Single sail for Cape Town as crane production soars


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Cape Town-based BB Cranes has released details of a number of recent orders, the result of skills transfer from Condra, the parent company in Johannesburg.

Of note on the list are two Class 4 cranes, the first built by BB and possibly the first of this class ever made in the mother city. Heavy duty double girder cranes of identical design can be operated in two or three shifts and feature fast long and cross travel speeds to maximize productivity.

Housed in a Wellington factory producing export-grade charcoal from invasive exotic trees, the twin cranes will be hard-working machines moving pots of charcoal in a continuous cycle between kilns and cooling stations and packaging.

The identical 5 tons will have spans of 15 meters and lifting heights of 9.4 meters. Controlled by pendants, they will lift at speeds of up to 8 meters per minute. Cross-travel speeds will be 38 meters per minute, and long-travel speeds up to 80 meters per minute, which is equivalent to walking at exercise pace.

“This order is significant for BB Cranes as it demonstrates that machines with this kind of advanced specification can and are being built in the backyard of Cape Town,” said Stephen Brink, GM, BB Cranes.

“We received transferred skills from Condra for this level of crafting, a big win for us. And our customer wins because the cost of importing these cranes, or transporting them from Johannesburg, has been eliminated.

In addition to the two Class 4 machines, BB Cranes will manufacture four gantry cranes and four overhead cranes for two separate shipbuilding companies in Cape Town itself.

The four gantry cranes are for Two Oceans Marine, a Cape Town shipbuilder specializing in the luxury catamaran sector. The cranes will be for an existing customer.

BB Cranes’ reputation in the manufacture of gantry cranes continues to grow. Earlier this year, the company delivered gantry cranes to separate end users for manufacturing refrigeration systems and container handling.

For Two Oceans Marine, the gates will be medium-duty Class 2 machines, marrying new windchests and custom legs with refurbished box girders and 5-tonne hoists originally made by Condra and bought out at a Pretoria customer some time ago to make room for factory upgrade.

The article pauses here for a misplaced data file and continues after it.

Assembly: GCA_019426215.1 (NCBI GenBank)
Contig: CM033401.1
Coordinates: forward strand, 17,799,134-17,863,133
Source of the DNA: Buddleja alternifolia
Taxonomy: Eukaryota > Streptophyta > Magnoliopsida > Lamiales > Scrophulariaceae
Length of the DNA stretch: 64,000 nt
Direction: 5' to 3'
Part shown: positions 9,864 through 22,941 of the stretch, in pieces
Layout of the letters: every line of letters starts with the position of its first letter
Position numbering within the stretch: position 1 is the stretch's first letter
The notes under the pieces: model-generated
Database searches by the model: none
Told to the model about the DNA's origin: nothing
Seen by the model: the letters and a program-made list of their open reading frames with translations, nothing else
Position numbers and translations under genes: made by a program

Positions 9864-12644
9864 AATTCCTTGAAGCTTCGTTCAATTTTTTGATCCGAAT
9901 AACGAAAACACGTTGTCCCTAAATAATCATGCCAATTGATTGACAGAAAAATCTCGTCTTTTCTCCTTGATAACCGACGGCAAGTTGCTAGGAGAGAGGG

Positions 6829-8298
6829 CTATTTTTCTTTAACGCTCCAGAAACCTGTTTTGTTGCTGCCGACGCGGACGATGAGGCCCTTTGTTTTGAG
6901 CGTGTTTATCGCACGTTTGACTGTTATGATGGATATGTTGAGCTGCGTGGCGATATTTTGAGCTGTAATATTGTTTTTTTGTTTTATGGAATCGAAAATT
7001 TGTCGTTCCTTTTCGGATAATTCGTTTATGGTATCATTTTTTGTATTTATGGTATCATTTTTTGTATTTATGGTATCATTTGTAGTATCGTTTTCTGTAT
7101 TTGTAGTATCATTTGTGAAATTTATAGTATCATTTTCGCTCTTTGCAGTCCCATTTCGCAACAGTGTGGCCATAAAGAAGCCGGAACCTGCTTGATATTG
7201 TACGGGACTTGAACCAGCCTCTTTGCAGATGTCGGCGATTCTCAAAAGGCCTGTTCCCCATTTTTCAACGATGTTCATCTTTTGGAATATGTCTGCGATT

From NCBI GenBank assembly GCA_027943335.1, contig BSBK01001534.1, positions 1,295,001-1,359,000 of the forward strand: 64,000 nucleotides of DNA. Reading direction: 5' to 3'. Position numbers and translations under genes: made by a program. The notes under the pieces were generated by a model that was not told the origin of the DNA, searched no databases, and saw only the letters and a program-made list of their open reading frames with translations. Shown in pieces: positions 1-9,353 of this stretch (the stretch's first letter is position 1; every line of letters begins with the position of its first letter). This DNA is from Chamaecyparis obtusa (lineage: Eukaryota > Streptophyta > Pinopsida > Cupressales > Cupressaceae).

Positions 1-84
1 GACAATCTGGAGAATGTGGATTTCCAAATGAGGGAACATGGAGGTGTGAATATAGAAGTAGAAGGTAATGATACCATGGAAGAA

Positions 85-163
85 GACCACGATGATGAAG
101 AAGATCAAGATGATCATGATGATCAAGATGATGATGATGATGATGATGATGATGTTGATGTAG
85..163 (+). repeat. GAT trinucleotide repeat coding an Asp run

An interesting aspect of this order is that the gantries have been designed to fit into an existing plant without compromising the specified lifting height of 6.5 metres. Condra SH Series low profile compact hoists will be used to achieve this. They will have suitable gear ratios to allow the fiberglass catamarans to be moved efficiently but carefully, avoiding damage to their very high quality finish.

Delivery to Two Oceans Marine is scheduled for early September.

BB Cranes’ second shipbuilding order is expected to be confirmed by an existing customer soon. This will consist of four additional double girder overhead cranes to handle the lifting needs of a factory extension. The company already uses Condra cranes extensively to build its high-end yachts. The four additional machines will be standard units with spans of 27 meters and twin hoists reaching a lifting height of 6.5 meters.

The signing of the technical drawings of the four cranes is imminent.

Commenting on the three orders, Brink expressed optimism about the future: “Cape Town is busy. We are expecting orders for sewage treatment plants in George and other orders for pumping stations and aqueducts closer to home. BB Cranes enjoys a competitive advantage in this market due to the shot peened zinc metal spray paint specification, supplied in South Africa by a single company, also based in Cape Town,” he said.

“To help our customers meet their environmental commitments, we are stepping up the green side of our production inputs and refining our output waste recycling flows. At the same time, we are increasing the production capacity. I’m optimistic.”

A Condra double girder crane being tested.


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